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Coronavirus infections nearly doubled in over-65s between September and October in England. In the latest survey by Imperial College London, about 0.8 per cent of 65 to 74-year-olds tested positive for coronavirus, while 0.67 per cent of over-75s had covid-19 in between 19 and 29 October. But school-children continue to be most at risk from infection with nearly six per cent of five-to-17-year-olds testing positive for the virus.
India’s home-grown vaccine, Covaxin, has been approved for emergency use by the World Health Organisation. It is the seventh jab to be approved by the intergovernmental body. More than 105 million doses of the vaccine have been administered to people in India so far.
A boy receives the Pfizer/BioNTech covid-19 vaccine.
JEFF KOWALSKY/AFP via Getty Image
Covid-19 jabs for elementary-school-aged children given final sign-off
The US is gearing up to offer covid-19 vaccines to 5-to-11-year-olds this week, after the Pfizer/BioNTech jab passed its final hurdle of approval by the country’s Centers for Disease Control and Prevention yesterday. The vaccine has been approved for this age group at one third of the dose used for adults and teenagers. The child-sized doses will be packaged in bottles with orange lids to avoid mix-ups.
Vaccines could start being offered this week, but it will be next week before roll-out would be “fully up and running”, Jeff Zients of the White House said on Monday. There would be “millions more doses packed, shipped and delivered and thousands of additional sites coming online each day”, he said. In the UK, the Medicines and Healthcare products Regulatory Agency is still reviewing the children’s vaccine. Yesterday Pfizer reported that its earnings and sales more than doubled in the past quarter, mainly thanks to its covid-19 vaccines.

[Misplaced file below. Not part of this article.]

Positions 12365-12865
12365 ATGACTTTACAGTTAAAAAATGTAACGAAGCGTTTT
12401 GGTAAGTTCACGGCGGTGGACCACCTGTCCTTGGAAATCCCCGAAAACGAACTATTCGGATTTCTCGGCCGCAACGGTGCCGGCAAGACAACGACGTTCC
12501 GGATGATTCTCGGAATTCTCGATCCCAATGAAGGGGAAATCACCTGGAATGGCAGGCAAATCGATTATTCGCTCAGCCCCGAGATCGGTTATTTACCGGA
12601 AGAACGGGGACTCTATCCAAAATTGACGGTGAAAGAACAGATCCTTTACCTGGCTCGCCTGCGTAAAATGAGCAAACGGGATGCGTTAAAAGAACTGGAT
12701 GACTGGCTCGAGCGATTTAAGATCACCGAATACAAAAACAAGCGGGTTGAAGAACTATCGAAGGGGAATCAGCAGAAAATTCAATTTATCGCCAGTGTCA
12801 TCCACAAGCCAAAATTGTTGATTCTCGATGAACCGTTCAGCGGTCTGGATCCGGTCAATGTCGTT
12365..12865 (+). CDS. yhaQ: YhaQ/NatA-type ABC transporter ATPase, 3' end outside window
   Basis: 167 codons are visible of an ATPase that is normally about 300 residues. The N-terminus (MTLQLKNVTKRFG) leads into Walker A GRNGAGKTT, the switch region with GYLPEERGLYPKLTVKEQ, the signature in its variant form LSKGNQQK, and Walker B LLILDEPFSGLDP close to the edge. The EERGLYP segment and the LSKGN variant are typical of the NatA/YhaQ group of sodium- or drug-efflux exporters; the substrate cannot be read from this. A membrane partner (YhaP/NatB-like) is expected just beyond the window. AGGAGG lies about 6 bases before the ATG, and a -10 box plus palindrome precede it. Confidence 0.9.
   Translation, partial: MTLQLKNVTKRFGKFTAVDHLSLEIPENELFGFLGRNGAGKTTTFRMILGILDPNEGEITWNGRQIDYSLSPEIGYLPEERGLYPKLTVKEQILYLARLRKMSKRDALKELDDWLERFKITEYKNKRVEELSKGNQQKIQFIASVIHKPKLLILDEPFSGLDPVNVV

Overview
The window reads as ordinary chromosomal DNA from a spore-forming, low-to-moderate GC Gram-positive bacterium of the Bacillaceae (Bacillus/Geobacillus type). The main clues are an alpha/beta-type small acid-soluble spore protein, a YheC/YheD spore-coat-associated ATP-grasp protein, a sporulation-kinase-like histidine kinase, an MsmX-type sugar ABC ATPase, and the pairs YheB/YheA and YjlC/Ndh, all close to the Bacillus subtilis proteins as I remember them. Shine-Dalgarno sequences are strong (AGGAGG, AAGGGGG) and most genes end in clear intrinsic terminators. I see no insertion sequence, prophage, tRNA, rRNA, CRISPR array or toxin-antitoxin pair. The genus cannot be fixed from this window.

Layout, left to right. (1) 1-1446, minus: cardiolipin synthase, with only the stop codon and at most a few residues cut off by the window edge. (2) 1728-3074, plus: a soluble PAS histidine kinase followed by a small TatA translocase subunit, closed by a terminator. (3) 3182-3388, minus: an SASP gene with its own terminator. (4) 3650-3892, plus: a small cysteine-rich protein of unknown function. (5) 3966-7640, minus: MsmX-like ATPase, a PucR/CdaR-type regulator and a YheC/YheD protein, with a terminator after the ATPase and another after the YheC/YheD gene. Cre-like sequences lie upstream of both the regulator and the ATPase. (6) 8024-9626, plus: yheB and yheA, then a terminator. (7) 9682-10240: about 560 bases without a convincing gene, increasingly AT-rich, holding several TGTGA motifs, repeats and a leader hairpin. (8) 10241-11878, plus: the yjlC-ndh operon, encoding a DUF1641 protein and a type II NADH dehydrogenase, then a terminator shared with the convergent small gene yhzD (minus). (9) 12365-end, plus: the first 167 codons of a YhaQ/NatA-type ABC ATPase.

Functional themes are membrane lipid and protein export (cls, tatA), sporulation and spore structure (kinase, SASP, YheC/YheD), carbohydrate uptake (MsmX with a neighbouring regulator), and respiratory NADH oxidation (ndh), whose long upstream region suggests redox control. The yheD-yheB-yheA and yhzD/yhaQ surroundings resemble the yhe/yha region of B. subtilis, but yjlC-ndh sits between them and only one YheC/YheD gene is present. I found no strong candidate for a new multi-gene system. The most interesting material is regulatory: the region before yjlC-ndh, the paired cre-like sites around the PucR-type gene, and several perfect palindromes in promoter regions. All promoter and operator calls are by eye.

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A member of the UK government’s Scientific Advisory Group for Emergencies (SAGE) stepped down at the end of October. Sir Jeremy Farrar, head of the Wellcome health charity, had been advocating for more restrictions, such as face mask wearing, to be brought in due to the UK’s current high level of coronavirus infections, according to Sky News. “The high levels of transmission seen in the UK remain concerning,” he said. “My focus now must be on our work at Wellcome. This includes supporting the international research effort to end the pandemic.”
The Netherlands has reintroduced covid restrictions, one of the first western European countries to do so after measures were relaxed over summer. They will include new requirements to wear face masks, asking people to work from home half the week where possible and extending the use of covid passes to restaurant terraces and museums. According to data from Johns Hopkins University, 7727 new covid-19 cases were reported in the Netherlands on 2 November, compared with 33,546 in the UK.
A “You need to self-isolate screen” on the NHS covid-19 app.
Hollie Adams/Bloomberg via Getty Images
Self-isolation compliance falls in 35 to 54-year-olds